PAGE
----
New Release: LLVM 9.0.0 with IBM z15 Support

LLVM 9.0.0 has been released on September 19. Support for the new IBM z15, referred to as arch13 for now till the alias z15 gets added in a future release, is detailed among others in the release notes as follows:
  • Support for the arch13 architecture has been added. When using the -march=arch13 option, the compiler will generate code making use of new instructions introduced with the vector enhancement facility 2 and the miscellaneous instruction extension facility 2. The -mtune=arch13 option enables arch13 specific instruction scheduling and tuning without making use of new instructions. 
  • Builtins for the new vector instructions have been added and can be enabled using the -mzvector option. Support for these builtins is indicated by the compiler predefining the __VEC__ macro to the value 10303.
  • The compiler now supports and automatically generates alignment hints on vector load and store instructions. 
  • Various code-gen improvements, in particular related to improved instruction selection and register allocation.

IBM Z at GNU Tools Cauldron 2019

The annual gathering of GCC, Glibc, GDB, and Binutils developers was held in Montreal, September 12-15. Three developers from the Böblingen Linux on Z team joined 3 days packed with discussions and presentations. The full agenda and presentation slides can be found here.
Andreas Krebbel gave a talk about the IBM z15 support in the GNU Toolchain. The new machine was announced just a couple of hours before the conference opening event, so he had the chance to introduce the new mainframe to the toolchain crowd for the first time, receiving a round of spontaneous applause for our new boxes (see here).
Andreas Arnez gave another talk (see here) about challenges we are still facing with debugger support on IBM Z. There was a lively discussion with the top GDB guys resulting in a couple of good ideas about how to proceed.

The remaining videos can be found here.

HOWTO: Using Pauseless Garbage Collection

The question how to verify that the pauseless garbage collection feature as introduced with IBM z14 is in place and being used comes up on a regular basis.
Therefore, here are instructions on how to do just that.
  • Verify that the hardware support is in place:
    Pauseless garbage collection is available with IBM z14 or later. In Linux, run the following command to verify that the hardware support is available:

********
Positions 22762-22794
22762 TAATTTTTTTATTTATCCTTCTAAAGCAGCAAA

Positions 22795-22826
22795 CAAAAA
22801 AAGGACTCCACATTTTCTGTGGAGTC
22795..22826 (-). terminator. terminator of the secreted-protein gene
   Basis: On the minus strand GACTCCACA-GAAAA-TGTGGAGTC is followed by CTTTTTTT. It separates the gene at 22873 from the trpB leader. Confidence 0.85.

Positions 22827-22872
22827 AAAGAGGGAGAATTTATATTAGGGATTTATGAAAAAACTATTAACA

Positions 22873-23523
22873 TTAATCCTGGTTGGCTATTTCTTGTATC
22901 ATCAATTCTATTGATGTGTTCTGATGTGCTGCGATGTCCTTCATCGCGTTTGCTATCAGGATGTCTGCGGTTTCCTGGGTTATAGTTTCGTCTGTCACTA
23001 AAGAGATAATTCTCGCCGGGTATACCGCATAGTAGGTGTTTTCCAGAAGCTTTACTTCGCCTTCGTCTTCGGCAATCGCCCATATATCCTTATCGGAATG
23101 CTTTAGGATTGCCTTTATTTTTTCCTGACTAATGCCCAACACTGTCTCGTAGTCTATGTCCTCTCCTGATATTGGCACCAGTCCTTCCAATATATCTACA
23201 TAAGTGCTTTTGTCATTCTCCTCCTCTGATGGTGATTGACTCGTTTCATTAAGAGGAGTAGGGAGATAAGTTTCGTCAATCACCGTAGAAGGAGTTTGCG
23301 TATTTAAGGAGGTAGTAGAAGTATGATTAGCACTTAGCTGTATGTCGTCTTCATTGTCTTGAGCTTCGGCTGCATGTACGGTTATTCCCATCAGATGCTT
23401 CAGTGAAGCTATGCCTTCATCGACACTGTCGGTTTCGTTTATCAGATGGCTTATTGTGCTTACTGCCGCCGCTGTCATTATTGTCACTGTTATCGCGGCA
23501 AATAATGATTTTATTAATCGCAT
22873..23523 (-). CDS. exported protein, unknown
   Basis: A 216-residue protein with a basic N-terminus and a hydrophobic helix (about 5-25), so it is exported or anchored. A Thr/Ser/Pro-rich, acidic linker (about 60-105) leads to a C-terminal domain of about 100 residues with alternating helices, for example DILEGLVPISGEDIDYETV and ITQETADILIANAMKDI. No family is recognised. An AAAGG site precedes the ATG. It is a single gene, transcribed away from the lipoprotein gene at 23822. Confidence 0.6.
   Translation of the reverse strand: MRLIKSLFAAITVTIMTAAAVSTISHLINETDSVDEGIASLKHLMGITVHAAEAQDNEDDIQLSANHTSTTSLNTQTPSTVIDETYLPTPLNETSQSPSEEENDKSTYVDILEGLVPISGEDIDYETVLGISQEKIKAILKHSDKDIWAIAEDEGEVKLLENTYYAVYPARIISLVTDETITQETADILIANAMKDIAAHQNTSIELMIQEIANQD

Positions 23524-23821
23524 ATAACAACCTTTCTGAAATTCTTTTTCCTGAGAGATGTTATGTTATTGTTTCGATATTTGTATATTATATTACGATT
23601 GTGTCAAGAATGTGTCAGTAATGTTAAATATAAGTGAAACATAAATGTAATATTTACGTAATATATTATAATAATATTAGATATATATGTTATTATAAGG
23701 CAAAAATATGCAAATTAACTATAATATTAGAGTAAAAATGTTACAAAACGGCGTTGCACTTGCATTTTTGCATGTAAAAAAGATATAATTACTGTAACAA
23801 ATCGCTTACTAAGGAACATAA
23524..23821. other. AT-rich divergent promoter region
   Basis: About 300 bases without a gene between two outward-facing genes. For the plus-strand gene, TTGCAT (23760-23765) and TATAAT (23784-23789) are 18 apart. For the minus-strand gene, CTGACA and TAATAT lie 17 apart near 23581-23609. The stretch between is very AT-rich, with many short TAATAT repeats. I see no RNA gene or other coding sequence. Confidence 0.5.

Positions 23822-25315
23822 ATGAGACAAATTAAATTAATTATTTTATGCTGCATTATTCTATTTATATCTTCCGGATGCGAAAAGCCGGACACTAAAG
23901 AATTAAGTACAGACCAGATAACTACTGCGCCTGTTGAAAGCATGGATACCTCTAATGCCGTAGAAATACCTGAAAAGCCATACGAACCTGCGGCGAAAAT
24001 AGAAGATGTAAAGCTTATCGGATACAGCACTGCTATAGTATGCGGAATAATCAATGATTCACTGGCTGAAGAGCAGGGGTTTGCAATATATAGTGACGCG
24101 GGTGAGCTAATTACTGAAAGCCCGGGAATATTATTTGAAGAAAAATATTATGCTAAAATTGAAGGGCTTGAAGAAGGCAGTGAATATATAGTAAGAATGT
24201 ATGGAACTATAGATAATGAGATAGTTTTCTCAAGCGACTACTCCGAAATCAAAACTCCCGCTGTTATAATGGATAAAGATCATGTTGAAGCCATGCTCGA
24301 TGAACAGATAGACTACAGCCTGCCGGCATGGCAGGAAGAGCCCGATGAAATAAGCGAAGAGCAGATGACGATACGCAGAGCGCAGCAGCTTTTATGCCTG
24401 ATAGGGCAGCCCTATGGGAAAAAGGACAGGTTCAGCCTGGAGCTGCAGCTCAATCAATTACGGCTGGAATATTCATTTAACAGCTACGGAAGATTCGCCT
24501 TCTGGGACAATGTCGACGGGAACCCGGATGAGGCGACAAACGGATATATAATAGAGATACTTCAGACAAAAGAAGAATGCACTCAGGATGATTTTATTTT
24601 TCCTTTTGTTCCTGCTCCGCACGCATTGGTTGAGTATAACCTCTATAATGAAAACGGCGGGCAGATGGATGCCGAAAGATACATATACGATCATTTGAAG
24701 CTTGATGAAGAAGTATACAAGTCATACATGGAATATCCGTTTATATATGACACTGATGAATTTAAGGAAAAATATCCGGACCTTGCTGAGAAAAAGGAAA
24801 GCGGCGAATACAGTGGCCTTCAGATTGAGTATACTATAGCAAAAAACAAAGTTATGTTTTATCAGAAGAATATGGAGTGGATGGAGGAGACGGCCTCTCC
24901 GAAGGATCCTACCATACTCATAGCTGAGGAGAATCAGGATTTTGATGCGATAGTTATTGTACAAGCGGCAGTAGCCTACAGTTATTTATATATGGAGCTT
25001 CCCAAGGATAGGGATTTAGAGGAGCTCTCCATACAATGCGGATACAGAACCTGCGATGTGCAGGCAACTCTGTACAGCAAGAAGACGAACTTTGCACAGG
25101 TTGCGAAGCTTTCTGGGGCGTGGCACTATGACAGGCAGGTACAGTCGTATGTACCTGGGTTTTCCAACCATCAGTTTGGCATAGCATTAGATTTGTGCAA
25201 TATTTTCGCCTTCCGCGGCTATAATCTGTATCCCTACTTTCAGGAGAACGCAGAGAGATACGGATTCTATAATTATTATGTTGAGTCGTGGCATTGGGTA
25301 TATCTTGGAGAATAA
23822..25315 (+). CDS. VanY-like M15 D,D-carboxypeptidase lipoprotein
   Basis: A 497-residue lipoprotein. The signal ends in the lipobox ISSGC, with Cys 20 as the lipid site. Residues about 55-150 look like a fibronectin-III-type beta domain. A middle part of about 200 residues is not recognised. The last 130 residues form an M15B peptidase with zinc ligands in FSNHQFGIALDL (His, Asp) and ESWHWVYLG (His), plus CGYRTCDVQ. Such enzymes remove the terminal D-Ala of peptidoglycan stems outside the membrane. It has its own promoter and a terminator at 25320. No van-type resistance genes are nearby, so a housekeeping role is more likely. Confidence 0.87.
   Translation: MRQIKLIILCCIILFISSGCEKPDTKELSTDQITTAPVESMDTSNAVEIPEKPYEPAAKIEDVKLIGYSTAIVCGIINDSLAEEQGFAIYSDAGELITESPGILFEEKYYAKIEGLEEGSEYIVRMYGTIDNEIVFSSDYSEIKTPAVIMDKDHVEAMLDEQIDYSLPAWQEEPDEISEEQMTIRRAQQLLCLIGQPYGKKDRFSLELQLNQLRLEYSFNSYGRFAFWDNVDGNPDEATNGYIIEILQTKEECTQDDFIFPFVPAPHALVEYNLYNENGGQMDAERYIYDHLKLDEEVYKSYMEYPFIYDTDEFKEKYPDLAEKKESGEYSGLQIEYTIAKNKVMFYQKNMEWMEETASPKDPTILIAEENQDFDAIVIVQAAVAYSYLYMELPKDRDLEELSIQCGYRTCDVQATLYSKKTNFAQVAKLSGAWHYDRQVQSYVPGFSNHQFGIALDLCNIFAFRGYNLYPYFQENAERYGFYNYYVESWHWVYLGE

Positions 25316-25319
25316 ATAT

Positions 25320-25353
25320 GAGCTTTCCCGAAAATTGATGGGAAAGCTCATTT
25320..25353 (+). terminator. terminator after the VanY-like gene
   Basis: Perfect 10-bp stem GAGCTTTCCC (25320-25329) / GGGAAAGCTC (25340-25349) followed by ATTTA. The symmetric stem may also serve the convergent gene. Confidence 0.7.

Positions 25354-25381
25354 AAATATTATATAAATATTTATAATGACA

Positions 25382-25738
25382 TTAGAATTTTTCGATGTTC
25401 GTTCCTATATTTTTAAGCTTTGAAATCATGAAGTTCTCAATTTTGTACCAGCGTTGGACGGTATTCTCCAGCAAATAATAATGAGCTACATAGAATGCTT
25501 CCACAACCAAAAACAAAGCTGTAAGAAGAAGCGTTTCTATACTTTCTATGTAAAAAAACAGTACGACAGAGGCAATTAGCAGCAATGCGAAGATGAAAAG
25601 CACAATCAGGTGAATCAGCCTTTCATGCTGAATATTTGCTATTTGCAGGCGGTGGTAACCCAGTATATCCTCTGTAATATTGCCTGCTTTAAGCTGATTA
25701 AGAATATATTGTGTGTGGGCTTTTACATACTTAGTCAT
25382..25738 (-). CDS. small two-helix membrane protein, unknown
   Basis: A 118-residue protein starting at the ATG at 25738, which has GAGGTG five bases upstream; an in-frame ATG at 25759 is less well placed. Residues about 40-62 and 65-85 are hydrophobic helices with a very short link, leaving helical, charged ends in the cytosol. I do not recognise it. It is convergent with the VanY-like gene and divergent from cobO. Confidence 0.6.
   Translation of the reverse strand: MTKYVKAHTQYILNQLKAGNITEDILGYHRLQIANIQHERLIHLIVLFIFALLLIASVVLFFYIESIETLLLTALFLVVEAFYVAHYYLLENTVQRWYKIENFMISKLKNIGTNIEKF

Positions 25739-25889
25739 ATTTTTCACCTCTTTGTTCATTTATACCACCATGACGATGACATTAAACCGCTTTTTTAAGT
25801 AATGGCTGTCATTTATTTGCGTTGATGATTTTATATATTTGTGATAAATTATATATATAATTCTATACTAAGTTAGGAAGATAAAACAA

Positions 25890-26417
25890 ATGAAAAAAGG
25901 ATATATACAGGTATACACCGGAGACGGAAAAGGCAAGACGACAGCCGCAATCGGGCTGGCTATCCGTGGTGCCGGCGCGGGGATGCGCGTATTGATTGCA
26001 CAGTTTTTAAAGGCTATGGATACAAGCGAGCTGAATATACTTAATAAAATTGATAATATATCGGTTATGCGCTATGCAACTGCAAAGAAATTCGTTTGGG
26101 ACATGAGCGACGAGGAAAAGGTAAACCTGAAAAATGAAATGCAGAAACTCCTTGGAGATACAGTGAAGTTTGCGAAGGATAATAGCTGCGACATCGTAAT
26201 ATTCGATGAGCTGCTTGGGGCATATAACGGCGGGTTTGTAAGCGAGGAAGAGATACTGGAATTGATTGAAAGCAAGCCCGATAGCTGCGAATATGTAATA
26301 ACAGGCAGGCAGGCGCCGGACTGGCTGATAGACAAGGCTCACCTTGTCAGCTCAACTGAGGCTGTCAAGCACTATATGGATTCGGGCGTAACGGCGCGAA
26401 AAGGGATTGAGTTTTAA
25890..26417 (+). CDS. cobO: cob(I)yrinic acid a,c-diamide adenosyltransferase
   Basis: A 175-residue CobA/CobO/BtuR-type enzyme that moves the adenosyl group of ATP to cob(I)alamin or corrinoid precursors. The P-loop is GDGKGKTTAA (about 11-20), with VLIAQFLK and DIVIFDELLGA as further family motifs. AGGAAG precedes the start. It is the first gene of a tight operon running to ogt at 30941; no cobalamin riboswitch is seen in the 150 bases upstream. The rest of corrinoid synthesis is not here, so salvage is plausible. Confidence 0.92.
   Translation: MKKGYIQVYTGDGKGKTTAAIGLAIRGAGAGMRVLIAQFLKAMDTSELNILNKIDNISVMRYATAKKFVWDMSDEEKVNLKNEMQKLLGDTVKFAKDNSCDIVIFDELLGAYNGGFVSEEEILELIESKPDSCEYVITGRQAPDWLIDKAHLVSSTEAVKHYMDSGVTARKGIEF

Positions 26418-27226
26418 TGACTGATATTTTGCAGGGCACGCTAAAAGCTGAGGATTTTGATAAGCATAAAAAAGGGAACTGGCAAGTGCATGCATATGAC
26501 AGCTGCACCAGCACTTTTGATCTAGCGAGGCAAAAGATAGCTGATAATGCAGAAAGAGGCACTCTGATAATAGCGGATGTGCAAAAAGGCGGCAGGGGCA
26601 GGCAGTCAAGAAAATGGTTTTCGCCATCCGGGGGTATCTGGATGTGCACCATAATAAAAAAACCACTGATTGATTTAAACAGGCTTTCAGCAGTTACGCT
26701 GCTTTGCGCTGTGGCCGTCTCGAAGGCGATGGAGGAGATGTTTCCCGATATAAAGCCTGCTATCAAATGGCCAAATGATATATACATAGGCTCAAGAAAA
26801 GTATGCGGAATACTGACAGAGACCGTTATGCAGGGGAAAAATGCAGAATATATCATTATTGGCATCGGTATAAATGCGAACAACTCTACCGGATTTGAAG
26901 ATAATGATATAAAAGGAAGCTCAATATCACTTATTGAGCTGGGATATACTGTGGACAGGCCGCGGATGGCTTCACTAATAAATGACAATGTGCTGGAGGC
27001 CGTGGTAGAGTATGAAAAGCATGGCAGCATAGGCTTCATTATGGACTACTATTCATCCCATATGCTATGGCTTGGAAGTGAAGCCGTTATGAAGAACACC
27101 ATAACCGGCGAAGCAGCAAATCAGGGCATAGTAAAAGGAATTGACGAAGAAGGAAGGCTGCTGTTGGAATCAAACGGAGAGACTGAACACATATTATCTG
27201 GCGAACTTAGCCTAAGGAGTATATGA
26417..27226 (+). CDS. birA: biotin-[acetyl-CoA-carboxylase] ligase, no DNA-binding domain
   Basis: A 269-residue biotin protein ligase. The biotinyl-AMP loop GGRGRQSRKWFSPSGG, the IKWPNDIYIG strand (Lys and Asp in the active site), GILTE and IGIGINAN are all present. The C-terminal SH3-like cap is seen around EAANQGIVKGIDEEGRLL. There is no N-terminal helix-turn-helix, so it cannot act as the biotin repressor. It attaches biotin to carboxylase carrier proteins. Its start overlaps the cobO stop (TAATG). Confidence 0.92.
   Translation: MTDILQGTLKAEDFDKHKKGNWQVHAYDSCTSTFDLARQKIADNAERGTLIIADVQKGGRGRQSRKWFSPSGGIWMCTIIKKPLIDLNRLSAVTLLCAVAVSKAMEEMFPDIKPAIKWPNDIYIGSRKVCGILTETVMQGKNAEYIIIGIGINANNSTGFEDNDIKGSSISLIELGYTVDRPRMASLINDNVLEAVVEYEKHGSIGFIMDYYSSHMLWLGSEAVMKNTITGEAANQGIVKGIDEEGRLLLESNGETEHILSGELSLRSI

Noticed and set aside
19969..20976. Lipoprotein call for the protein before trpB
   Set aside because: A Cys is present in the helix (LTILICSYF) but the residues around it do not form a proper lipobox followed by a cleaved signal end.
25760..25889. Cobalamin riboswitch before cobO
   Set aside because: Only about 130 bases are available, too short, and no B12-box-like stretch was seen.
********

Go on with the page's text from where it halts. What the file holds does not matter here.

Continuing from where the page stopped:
$ cat /proc/cpuinfo | grep -e "^features"
       features        : esan3 zarch stfle msa [...] vx vxd vxe gs sie

    Make sure that gs is listed, indicating the hardware support.
    In case gs is not listed:
    1. If Linux runs under a hypervisor (z/VM or KVM), verify that the hypervisor supports pauseless garbage collection.
    2. Verify that the Linux distribution you are running supports pauseless garbage collection, too.
  • Download and install IBM Java 8 SR5 or later. You can get it here. Alternatively, any other Java version will do, too, as long as it is based on OpenJ9.
  • Run the following command:
       $ java -Xgc:concurrentScavenge -verbose:gc -version 2>&1 | \
                 grep -i concurrentScavenger
       <attribute name="concurrentScavenger" value="enabled, with H/W assistance" />

    Note that both, enablement of concurrentScavenger as well as H/W assistance must be listed to take full advantage of the feature. If hardware assistance is not available, you might take a performance hit.
You are all set now! To make use of pauseless garbage collection, simply add the option  -Xgc:concurrentScavenge on the Java command line.

IBM z15 announced

Today, IBM announced the new IBM Z models:
Furthermore, check the updated IBM Z tested platforms matrix here.
We will look at features in support of the new IBM Z model in a separate blog entry soon.

EPEL-8.0 supports IBM Z

The Extra Packages for Enterprise Linux (EPEL) repository now supports Red Hat Enterprise Linux 8 (RHEL 8), including the IBM Z/s390x platform. See the announcement here, and the list of available packages here.
To install, simply run
   $ yum install
Note: As of this writing, the RHEL 8.1 beta releases do not work with EPEL yet, due to a bug. However, the RHEL 8 release was found to work with EPEL just fine.

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